We are committed to providing clear information to patients. Click the links below to learn more about frequently asked questions (FAQ) about the vaccines. 

We currently only offer the Pfizer and Moderna vaccines. 

For general COVID-19 FAQ, please click the link below.

Atlanta Falcons Quarterback Matt Ryan talks about vaccines with Dr. Mehta.

Distribution & Appointments

 

The Pfizer vaccine was issued an Emergency Use Authorization (EUA) by the FDA on December 11, 2020, the Moderna vaccine was issued an EUA on December 18, 2020, and the Johnson & Johnson vaccine was issued an EUA on February 27, 2021.

We currently only offer the Pfizer and Moderna vaccines. 

We will schedule patients based on vaccination eligibility, as defined by the Georgia Department of Public Health (DPH), appointment availability, and vaccine supply. DPH guidelines require patients receive the vaccine in the state where they live or work.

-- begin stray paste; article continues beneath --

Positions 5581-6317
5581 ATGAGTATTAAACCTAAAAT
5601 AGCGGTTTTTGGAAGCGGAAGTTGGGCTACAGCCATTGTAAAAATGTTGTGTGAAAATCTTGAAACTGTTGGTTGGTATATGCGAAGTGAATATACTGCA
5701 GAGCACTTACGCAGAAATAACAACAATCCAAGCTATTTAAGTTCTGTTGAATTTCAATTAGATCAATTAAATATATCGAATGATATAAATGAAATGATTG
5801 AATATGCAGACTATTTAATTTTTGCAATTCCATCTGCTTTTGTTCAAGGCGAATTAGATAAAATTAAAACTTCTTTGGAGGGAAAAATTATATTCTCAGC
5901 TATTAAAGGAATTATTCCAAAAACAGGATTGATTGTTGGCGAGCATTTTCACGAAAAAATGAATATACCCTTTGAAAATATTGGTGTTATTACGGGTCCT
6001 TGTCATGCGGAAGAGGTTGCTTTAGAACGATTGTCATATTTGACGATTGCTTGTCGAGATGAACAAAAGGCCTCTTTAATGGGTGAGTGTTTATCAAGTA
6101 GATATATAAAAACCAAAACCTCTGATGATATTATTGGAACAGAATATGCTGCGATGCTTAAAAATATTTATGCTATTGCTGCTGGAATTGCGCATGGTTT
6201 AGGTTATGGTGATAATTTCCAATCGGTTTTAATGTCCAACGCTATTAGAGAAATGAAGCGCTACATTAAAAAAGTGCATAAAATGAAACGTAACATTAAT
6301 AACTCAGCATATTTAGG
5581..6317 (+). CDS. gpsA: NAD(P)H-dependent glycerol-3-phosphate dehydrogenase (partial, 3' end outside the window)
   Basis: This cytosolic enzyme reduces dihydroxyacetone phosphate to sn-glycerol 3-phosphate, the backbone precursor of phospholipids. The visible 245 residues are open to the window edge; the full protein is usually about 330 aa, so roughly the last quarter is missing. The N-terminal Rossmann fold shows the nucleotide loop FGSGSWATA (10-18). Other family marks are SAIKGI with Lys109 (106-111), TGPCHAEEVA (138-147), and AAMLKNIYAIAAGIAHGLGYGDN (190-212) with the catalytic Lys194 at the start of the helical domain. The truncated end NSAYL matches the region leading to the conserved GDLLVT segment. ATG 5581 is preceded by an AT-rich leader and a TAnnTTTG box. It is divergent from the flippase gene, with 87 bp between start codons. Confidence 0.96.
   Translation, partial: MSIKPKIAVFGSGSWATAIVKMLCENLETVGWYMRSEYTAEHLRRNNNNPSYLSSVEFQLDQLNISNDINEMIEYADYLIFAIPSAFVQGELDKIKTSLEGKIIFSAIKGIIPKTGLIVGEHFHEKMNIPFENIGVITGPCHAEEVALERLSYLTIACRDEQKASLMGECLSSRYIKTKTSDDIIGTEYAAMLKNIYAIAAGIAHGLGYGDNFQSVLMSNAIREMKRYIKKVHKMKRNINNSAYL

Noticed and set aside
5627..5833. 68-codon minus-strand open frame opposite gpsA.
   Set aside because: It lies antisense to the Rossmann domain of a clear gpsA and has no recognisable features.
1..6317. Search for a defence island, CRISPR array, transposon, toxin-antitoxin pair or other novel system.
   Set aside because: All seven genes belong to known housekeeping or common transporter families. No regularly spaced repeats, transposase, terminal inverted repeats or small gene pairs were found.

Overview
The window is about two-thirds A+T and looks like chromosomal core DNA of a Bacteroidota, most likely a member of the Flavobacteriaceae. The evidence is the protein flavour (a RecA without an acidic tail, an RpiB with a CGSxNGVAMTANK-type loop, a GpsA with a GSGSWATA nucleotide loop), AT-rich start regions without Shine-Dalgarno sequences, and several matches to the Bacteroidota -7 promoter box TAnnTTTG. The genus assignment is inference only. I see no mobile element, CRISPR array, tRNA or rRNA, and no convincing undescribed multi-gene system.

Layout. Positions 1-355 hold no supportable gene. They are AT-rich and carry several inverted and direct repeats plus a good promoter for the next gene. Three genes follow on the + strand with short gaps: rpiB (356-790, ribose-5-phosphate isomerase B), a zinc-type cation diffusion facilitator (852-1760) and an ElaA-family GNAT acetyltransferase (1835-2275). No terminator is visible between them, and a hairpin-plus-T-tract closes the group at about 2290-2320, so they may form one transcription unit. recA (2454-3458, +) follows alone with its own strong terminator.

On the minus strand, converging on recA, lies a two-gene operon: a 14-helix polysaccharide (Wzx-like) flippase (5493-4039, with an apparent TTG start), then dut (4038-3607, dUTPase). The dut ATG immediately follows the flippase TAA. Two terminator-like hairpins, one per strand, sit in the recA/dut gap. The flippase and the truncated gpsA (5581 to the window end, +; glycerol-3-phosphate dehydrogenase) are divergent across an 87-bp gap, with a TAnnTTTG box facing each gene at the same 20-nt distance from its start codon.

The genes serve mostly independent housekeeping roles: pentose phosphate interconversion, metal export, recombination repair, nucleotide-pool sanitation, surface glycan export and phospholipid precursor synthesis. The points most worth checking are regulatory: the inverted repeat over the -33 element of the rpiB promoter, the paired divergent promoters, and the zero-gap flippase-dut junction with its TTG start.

• As of March 25, 2021, anyone age 16 and older will be eligible for COVID-19 vaccination in Georgia.
  • The Pfizer COVID-19 vaccine is the only one currently approved for children age 16 and 17. 
  • All 16 and 17-year-olds must be accompanied by a parent or guardian.

Emory Healthcare now offers an online scheduling platform to make it easier to get a COVID-19 vaccination. Choose "Schedule an Appointment" to start.

Request an Appointment Button

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Need a Second Dose Only? 

If you received your first dose elsewhere and want to schedule your second dose with Emory Healthcare, please complete this form. Our team will contact you to coordinate an appropriate appointment time. Please do not self-schedule, as you will be turned away at the clinic.

With limited supplies, we cannot guarantee an appointment and encourage you to check other vaccination resources on the Georgia Department of Public Health's (DPH) website. Getting the vaccine is much more important than where you get the vaccine.

We cannot guarantee an appointment. If you do not get an appointment with us, please check other vaccination resources. Getting the vaccine is more important than where you get the vaccine.